I suppose I should be grateful that today’s prompt wasn’t ‘corned beef’ or anything but we’re still kind of hitting the nail right on the head here, aren’t we? Subtly, thy name is not WordPress.
Well while everyone else is being kissed because they’re Irish or celebrating that the Pope said they can eat meat on a Friday or out in the fields looking for four-leaf clovers, I wanted to talk about some lesser known Asian superstitions that pertained to, you guessed it, making sure you had some good luck.
More common I suppose in the Philippines than say, the US, but perhaps also relatable for the Irish, it is said in the Philippines that if a snake crosses your path this will bring good fortune. Unless it bites you. Or you’re on a plane.
In both China and the Philippines, when and where and how you sweep can determine your good fortune or bad. For example, in the Philippines it is considered bad luck to sweep at night or whenever people are playing cards or gambling, for fear of sweeping away good luck. In China for the Lunar New Year the house is cleaned top to bottom but sweeping is done inward and then gathered in a pile to be brought out the back door, as the front door is said to be where good fortune and grace enter.
Teru teru bozu are little white dolls made from cloth or paper. They are especially popular among Japanese schoolchildren as they are supposed to help influence the weather. Hang a teru teru bozu right side up to ensure good weather, or hang it upside down to try and encourage bad. Great for right before school field trips or final exams.
In almost all Asian cultures, when giving either a wallet or bag as a gift, it is customary to put some small change or at least one bill in it, to help ensure good luck and prosperity. The same is true for the coming year; everyone in my family will make sure there is at least some money in our wallets to start the year with.
In any and all Filipino houses or businesses you will most likely find a statue of the Santo Nino (child Jesus). This supposedly brings good luck. The supposed origin of this is when the Philippines was still a Spanish colony, the Spanish set fire to most of the city of Cebu as punishment for hostile actions by the Cebuanos wanting independence. After the fire, amidst the wreckage, Spanish soldiers found the statue of the Santo Nino remarkably and miraculously unscathed.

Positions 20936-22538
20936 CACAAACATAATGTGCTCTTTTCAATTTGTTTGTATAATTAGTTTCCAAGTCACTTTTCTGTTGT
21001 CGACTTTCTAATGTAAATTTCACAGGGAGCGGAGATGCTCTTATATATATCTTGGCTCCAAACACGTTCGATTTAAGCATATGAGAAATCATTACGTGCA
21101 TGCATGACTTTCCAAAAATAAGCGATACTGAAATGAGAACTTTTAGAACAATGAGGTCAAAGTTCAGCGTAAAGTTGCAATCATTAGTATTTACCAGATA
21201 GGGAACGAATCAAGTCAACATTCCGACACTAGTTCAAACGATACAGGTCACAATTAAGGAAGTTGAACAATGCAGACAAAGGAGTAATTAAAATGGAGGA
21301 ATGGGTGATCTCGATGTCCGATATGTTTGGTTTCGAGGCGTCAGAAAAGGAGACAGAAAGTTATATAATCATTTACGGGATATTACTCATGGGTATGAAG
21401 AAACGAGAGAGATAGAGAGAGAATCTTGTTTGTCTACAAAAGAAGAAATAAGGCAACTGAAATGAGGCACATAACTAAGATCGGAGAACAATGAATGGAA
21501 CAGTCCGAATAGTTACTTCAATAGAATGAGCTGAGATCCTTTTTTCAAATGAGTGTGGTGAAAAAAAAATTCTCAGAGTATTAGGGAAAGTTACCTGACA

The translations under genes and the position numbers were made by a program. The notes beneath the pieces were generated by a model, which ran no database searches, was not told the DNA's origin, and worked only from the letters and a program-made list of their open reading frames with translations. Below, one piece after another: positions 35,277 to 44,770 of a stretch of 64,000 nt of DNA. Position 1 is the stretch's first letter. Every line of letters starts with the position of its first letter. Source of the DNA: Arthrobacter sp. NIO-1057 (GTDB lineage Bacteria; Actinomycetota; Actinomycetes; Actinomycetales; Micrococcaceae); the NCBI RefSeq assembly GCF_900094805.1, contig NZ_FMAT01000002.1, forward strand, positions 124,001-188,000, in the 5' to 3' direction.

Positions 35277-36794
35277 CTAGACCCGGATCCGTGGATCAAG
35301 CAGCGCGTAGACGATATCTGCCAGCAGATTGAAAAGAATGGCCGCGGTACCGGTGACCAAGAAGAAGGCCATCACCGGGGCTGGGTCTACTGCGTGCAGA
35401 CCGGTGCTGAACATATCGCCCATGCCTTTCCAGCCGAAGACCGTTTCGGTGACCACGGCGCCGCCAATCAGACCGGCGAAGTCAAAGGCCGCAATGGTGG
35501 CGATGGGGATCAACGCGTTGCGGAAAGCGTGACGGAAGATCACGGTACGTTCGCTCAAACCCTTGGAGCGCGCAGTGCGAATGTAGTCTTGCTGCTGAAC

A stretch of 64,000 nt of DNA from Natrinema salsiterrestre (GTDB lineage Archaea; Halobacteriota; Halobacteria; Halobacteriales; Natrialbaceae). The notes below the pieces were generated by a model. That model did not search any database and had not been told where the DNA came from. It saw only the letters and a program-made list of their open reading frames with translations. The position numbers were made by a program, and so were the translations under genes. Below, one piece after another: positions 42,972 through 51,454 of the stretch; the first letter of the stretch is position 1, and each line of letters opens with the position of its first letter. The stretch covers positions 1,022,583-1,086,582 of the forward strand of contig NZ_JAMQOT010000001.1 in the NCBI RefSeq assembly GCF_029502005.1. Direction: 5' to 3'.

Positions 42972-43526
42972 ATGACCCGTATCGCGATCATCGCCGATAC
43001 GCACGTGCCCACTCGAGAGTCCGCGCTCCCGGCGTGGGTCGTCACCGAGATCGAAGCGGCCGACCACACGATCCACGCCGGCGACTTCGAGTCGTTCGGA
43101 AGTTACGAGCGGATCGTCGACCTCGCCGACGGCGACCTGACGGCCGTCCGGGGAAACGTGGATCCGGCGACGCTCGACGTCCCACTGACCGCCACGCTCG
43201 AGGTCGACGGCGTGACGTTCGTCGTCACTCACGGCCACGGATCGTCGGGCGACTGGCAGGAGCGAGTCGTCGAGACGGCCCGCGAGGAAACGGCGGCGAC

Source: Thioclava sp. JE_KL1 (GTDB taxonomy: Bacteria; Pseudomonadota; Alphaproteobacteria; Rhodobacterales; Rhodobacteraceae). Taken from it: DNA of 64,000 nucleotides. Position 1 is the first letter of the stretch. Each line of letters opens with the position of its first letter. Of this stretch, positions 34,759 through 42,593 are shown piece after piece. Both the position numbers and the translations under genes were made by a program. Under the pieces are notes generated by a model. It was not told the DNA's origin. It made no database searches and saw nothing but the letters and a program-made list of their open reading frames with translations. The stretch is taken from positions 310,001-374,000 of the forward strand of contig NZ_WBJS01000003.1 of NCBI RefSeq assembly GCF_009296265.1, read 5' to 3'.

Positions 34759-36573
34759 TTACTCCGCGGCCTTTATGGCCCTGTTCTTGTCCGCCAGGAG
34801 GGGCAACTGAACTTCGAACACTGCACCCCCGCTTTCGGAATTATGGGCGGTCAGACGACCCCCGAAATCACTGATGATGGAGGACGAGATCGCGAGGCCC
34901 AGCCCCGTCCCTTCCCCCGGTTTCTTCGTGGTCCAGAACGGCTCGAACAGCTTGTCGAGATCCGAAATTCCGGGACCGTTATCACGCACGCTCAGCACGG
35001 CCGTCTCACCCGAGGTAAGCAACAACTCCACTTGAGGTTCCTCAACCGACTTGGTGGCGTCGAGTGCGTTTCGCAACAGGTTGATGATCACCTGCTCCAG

Ema are wooden boards that the Japanese can purchase at Shinto shrines. The Japanese use these boards to write their wishes, after which they hang them at the shrine for the gods to receive and fulfill. It is fun when visiting shrines to read what some people wish for. You will see students hoping for good results on their college entrance exams, couples wishing for a long and successful relationship, or workers hoping for a new job or promotion.
Wearing red in China is considered auspicious and can bring the best of luck. That is why celebratory garments are often red and on the Chinese New Year gifts of money are given in red envelopes to impart good luck and good fortune. The same is true of oranges, which are often given to elders or in offerings.
Children’s Day is a holiday in Japan that is celebrated on the fifth day of the fifth month (May 5th). It is a time for families to celebrate the happiness and health of their children and to wish them good luck to grow up strong, healthy, and successful. A common practice on Children’s Day is to fly koinobori, which are kites that are made to look like the Asian carp. This is from a traditional folk tale about a little carp that swam upstream and became a dragon.
Of course, being a gambler, I have my own set of superstitions for good luck and good fortune whenever I’m at a casino. There’s no real rhyme or reason to it. I think pyschologically it helps me to deal with the complete lack of control over my actual results. Before I open up my cards, I always rub them on the table face down and over the money. I tell everyone I am about to hit the tables because I don’t want anyone to think about me and miss me, or else I might lose because they want me to return. If I want the dealer to get a high card, I yell ‘monkey, monkey, monkey’ to scare a high card to the top of the deck. Don’t ask me why.
Hope you’re all lucky and happy and healthy. And if not, grab one of these superstitions and get to it! And remember…
Man: 219 Loneliness: 33